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Defendant to Make “All Possible Efforts” to Produce Email from Personal Yahoo! Account; Failure to Timely Identify Account Warrants Sanctions

Posted in CASE SUMMARIES

Infinite Energy, Inc. v. Thai Heng Chang, 2008 WL 4098329 (N.D. Fla. Aug. 29, 2008)

In this breach of employment agreement and misappropriation of trade secrets case, plaintiff moved to compel production of emails from defendant’s personal Yahoo! account.  Plaintiff contended that it only recently learned of the account, and that defendant should have disclosed the account in response to an earlier discovery request.  Plaintiff argued that emails from the account contained highly relevant information crucial to the issues in the case.

Although defendant claimed he could not produce the emails because they had been destroyed by Yahoo!, he offered only a copy of a generic response from Yahoo! about deactivating accounts.  The court observed that Yahoo! may have a process for obtaining emails from deactivated accounts, and declined to accept defendant’s explanation that production was “impossible,” particularly given the important evidentiary value of the emails and the “feeble offering” by defendant in support of the contention.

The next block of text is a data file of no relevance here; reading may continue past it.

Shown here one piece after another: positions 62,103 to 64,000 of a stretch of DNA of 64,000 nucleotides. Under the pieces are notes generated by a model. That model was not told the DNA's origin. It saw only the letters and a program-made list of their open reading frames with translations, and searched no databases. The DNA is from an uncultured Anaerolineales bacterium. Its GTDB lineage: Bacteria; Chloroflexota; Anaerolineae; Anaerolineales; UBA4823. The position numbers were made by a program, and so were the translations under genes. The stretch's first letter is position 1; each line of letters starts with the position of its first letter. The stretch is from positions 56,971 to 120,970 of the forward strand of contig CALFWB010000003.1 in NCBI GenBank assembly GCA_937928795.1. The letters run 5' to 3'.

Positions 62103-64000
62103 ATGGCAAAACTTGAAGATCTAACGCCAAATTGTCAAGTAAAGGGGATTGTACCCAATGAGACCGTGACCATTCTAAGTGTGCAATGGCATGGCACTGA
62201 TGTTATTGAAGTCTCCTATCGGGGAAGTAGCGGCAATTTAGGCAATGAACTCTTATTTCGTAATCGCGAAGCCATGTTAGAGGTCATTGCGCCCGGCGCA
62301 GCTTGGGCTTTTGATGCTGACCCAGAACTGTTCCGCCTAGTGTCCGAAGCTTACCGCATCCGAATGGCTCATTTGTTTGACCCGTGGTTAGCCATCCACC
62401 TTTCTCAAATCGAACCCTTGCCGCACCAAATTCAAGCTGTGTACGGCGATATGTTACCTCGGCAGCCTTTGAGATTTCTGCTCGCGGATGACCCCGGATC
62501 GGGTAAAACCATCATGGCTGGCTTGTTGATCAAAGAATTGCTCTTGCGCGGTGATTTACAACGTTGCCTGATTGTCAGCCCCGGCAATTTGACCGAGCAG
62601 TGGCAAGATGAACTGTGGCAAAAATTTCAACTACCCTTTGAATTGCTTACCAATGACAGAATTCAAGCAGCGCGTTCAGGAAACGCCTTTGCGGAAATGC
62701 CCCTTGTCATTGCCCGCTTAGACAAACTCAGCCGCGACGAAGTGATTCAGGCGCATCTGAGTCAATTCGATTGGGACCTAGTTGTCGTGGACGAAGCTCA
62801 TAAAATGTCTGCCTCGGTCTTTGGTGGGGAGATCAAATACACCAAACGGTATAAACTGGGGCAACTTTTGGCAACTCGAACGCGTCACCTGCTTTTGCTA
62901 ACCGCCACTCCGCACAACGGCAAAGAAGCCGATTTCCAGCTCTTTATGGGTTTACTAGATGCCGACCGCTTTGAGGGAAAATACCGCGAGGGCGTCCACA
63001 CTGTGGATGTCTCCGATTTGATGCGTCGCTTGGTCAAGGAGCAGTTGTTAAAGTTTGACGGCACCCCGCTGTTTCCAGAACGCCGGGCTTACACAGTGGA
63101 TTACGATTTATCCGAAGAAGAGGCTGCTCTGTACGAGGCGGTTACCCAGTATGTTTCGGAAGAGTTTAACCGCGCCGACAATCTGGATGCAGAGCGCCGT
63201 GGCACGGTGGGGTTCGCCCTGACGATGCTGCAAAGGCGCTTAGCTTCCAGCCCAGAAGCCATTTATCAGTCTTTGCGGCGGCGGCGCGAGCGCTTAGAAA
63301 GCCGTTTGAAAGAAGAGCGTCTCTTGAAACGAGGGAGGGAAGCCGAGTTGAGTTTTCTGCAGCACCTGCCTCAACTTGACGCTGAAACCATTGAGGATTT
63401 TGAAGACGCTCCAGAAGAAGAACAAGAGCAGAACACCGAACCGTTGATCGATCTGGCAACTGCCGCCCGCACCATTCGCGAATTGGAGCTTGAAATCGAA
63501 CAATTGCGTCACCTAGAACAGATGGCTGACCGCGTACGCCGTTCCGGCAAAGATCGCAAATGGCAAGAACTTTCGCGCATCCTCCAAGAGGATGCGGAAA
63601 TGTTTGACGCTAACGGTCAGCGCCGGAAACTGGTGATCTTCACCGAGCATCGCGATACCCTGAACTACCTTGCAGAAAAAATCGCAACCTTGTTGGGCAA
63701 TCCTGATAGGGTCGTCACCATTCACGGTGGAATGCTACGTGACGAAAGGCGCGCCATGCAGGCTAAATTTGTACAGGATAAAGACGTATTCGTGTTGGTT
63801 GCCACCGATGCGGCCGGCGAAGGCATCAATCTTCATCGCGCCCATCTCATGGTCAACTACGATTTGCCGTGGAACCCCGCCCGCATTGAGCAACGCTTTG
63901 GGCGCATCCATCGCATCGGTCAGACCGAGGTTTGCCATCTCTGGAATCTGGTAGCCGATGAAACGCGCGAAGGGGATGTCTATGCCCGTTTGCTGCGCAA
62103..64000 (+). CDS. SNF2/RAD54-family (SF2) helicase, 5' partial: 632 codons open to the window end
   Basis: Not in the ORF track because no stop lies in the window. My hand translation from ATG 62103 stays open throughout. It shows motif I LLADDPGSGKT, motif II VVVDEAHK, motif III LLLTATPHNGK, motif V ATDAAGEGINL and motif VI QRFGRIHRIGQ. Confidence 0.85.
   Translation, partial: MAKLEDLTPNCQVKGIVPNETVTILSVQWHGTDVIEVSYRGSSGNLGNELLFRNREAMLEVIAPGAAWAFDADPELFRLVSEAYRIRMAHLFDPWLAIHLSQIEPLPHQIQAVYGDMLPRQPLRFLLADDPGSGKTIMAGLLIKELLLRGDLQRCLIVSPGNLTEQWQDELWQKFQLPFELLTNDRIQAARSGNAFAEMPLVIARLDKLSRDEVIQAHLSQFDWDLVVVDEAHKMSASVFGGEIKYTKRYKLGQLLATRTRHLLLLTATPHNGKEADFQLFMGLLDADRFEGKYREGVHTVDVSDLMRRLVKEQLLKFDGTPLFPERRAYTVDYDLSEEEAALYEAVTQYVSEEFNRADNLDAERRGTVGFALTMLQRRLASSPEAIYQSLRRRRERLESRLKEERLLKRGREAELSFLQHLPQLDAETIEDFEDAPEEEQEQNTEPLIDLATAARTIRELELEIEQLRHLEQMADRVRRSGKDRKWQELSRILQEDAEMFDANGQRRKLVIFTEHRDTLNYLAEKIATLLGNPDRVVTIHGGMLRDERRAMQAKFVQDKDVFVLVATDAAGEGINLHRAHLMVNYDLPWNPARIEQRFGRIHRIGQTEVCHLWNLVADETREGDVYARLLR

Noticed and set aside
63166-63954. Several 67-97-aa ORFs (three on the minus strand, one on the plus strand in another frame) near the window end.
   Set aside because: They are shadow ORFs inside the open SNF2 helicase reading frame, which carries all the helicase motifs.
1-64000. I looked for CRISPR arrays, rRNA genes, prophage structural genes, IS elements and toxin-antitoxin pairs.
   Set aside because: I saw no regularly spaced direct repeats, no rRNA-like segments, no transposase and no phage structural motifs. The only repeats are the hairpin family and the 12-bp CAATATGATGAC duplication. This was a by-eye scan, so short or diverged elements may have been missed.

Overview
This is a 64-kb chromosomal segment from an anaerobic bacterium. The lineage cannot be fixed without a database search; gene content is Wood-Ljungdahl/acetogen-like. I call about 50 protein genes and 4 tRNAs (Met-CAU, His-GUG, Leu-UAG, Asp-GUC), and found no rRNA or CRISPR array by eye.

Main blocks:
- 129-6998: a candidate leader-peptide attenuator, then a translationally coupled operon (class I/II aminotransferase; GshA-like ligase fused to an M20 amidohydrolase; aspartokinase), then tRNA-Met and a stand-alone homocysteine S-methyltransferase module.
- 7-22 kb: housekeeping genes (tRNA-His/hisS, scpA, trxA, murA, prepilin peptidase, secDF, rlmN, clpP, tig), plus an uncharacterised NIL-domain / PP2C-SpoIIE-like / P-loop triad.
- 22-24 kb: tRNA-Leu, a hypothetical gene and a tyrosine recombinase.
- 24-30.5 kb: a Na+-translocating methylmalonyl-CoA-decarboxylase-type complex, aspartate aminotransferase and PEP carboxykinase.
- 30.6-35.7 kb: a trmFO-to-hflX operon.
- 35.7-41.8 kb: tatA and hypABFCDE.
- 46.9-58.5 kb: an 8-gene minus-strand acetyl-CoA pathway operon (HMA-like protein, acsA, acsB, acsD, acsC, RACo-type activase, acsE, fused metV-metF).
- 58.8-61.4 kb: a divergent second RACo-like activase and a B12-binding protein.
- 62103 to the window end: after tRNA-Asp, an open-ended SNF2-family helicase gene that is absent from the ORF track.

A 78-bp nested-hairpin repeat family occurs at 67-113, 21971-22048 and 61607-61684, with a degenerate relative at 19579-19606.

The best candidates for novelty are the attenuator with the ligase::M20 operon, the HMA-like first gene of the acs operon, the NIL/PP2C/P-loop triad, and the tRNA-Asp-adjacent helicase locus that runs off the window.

The court ordered defendant to immediately make all possible efforts to obtain the emails in his personal Yahoo! account, and to produce all documents in the account without further objection or delay.  The court further ordered defendant to file a Notice of Compliance with the court, detailing the efforts taken.  The court continued:

The Court will not accept Defendant’s position that he cannot produce these emails until assurance is given from an executive at Yahoo! responsible for such tasks that this request is indeed impossible.  If a subpoena or other court assistance is necessary to achieve this end, then the parties shall take such necessary action, but the burden shall initially be upon Defendant to retrieve these documents and produce them as soon as possible.

In addition, the court found that defendant’s representation that he was being “completely truthful” when he did not identify the account because he knew it would be impossible to ultimately produce these emails, to be sanctionable.  “It will figure largely into the sanctions ultimately awarded in this matter if it is learned that Defendant’s failure to identify this account earlier is the cause of the alleged impossibility.”  The court stated the particular sanctions awarded would depend on the outcome of defendant’s efforts to obtain the documents, and what was revealed by these efforts as to defendant’s actions, if any, that resulted in spoilation of evidence or other more serious discovery violations.